It’s no doubt that the Chevy Camaro was nearly a copycat of the Ford Mustang, a venture General Motors made after seeing how successful the Mustang was in its 1st year, selling over 100,000 cars in the first few weeks of its release. However, just because it was a spinoff idea of the Mustang, doesn’t mean the Camaro isn’t worth it’s weight. Since its inception, the Chevrolet Camaro has celebrated five different generations, all with distinctive variations of the car’s body and engines.
The first generation of the Camaro was released in 1967 and the concepts for the Camaro came from the compact Chevy Nova. The first generation of the car lasted for only 3 years, and the base price was an incredibly affordable $2466 for the Sport Coupe model. Chevy also decided to release a convertible model in the first generation.
The first Camaro had a solid, whole-body structure with a steel subframe. The car sported a solid rear axle, a four drum braking system, manual steering and 230-cubic-inch six cylinder engine that gave 140 horsepower and operated with a three speed manual transmission.
Available in two separate base options, the Sport Coupe or the Convertible, you could customize your Camaro and add on choice options and packages; either the RS (Rally Sport) or the SS (Super Sport), depending on your style. The RS was the “appearance” packages and it included deluxe interior trim, hidden headlights and other exterior modifications you wouldn’t find on the base model. The SS was the performance package, giving you a better suspension system, larger racing tires and a domed hood with vents. You could also opt for the Z/28 package, a choice that has made several reappearances over the many generations of the Camaro. The Z/28 offered a 302-cubic-inch compression V8 engine and an upgraded suspension system.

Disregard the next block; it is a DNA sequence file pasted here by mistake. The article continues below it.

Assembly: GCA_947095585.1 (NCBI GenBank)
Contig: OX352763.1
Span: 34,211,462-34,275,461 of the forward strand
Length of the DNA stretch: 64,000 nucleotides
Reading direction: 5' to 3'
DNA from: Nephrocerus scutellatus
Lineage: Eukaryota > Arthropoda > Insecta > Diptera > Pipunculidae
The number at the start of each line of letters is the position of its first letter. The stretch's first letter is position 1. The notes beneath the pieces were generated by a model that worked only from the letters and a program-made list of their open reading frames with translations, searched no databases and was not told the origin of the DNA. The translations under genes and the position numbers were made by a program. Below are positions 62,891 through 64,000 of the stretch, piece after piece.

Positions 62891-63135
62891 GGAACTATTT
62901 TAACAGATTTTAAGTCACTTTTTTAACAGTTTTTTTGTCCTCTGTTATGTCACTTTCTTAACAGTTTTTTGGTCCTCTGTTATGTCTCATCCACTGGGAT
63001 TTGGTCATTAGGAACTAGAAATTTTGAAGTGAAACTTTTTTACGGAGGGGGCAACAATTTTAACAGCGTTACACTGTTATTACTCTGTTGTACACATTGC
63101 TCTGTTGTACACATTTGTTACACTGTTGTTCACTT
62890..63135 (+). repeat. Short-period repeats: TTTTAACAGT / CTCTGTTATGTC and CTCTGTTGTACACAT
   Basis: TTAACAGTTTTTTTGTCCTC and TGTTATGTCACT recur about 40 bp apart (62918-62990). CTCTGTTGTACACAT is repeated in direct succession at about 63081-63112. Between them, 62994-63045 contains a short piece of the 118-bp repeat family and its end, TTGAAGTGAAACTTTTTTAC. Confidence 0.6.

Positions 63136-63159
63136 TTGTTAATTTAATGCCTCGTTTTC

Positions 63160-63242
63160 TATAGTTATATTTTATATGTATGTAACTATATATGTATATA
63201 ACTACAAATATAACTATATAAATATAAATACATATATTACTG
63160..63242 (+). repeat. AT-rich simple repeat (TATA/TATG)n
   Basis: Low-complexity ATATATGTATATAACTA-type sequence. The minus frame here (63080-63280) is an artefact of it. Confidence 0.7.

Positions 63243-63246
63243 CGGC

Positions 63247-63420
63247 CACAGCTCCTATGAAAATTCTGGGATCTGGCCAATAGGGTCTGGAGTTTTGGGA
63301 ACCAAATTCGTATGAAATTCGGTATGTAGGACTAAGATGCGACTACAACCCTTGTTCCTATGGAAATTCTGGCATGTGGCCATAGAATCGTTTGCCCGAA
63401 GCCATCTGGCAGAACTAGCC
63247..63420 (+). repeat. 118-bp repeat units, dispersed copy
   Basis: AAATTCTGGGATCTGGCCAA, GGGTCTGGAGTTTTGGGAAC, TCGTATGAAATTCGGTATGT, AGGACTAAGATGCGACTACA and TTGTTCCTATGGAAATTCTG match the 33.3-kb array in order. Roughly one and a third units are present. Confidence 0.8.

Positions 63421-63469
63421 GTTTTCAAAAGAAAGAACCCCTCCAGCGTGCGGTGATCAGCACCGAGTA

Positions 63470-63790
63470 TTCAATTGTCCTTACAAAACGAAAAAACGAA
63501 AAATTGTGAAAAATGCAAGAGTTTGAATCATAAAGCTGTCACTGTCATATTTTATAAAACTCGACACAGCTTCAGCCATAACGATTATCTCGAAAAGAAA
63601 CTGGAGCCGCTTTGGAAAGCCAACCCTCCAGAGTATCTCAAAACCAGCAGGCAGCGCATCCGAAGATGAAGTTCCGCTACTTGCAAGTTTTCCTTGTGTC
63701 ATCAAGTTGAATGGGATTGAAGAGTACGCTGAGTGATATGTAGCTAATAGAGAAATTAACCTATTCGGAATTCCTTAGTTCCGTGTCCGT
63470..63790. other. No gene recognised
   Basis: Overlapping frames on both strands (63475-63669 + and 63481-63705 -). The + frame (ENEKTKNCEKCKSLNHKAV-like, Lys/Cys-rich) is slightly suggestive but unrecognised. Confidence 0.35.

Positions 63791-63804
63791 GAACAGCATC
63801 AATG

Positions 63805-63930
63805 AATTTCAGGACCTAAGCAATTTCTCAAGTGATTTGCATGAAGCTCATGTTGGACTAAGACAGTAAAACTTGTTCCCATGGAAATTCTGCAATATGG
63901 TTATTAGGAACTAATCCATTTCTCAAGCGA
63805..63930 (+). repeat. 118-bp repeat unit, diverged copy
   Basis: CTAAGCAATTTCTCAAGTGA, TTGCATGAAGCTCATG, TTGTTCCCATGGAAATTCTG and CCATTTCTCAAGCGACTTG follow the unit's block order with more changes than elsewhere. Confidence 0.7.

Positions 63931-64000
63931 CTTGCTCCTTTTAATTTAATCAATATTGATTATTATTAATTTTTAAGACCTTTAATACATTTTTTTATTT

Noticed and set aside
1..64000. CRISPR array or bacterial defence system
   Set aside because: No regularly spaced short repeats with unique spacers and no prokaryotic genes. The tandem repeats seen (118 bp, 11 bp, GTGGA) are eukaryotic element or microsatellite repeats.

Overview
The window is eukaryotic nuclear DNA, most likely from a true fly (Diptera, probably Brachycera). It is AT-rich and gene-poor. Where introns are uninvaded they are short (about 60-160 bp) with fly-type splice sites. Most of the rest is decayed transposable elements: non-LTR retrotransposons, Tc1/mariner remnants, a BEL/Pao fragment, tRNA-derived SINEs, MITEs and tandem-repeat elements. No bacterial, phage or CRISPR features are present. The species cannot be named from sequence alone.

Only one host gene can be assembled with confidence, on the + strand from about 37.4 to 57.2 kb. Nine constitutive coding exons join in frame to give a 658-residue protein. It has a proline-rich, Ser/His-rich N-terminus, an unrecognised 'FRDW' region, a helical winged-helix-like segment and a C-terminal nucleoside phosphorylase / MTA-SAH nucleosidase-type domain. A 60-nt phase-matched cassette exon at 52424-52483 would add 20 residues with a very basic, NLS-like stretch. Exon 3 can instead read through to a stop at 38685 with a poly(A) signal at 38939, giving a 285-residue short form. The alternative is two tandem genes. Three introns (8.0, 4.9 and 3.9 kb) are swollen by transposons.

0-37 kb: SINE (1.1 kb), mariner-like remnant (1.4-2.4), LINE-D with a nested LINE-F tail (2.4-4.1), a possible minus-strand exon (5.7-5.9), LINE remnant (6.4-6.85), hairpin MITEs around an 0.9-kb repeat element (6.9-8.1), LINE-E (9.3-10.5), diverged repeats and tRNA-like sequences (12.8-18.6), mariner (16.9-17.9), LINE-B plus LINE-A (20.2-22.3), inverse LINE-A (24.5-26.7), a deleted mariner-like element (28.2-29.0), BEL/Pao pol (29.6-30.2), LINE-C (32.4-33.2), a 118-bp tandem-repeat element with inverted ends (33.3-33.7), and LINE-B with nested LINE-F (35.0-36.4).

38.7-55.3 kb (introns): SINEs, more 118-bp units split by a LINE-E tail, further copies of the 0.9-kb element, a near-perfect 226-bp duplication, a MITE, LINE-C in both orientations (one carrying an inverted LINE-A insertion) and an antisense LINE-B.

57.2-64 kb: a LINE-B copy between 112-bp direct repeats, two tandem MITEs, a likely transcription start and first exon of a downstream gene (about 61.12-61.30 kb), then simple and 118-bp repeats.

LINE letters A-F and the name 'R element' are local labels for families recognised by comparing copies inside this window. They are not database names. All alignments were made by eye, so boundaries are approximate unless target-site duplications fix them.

If you wanted a little more power behind the wheel of a first generation Camaro, you could choose the optional 250-cubic-inch six cylinder that boosted the horsepower to 155, or you could put some real power behind the car and opt for the 327-cubic-inch V8 engine that boosted the engine up to as much as 375 hp. There were also options to choose from for the transmission, and sub-choices for whether you picked a manual or automatic.
The second generation of the Camaro was a larger body style with a highly improved suspension system. It began as a 2+2 Coupe with no convertible option. The engine and many of the other components stayed the same as the first generation except that the base model engine became the 250-cubic-inch that gave 155 horsepower. The highest available engine in any of the 1970 models was the L-78 396 6.5 Liter V8 that offered 375 horsepower. This model also came with the optional RS. SS and Z-28 Super Performance Package. The second generation of Camaros lasted much longer than the first generation and ran all the way from 1970 to 1981.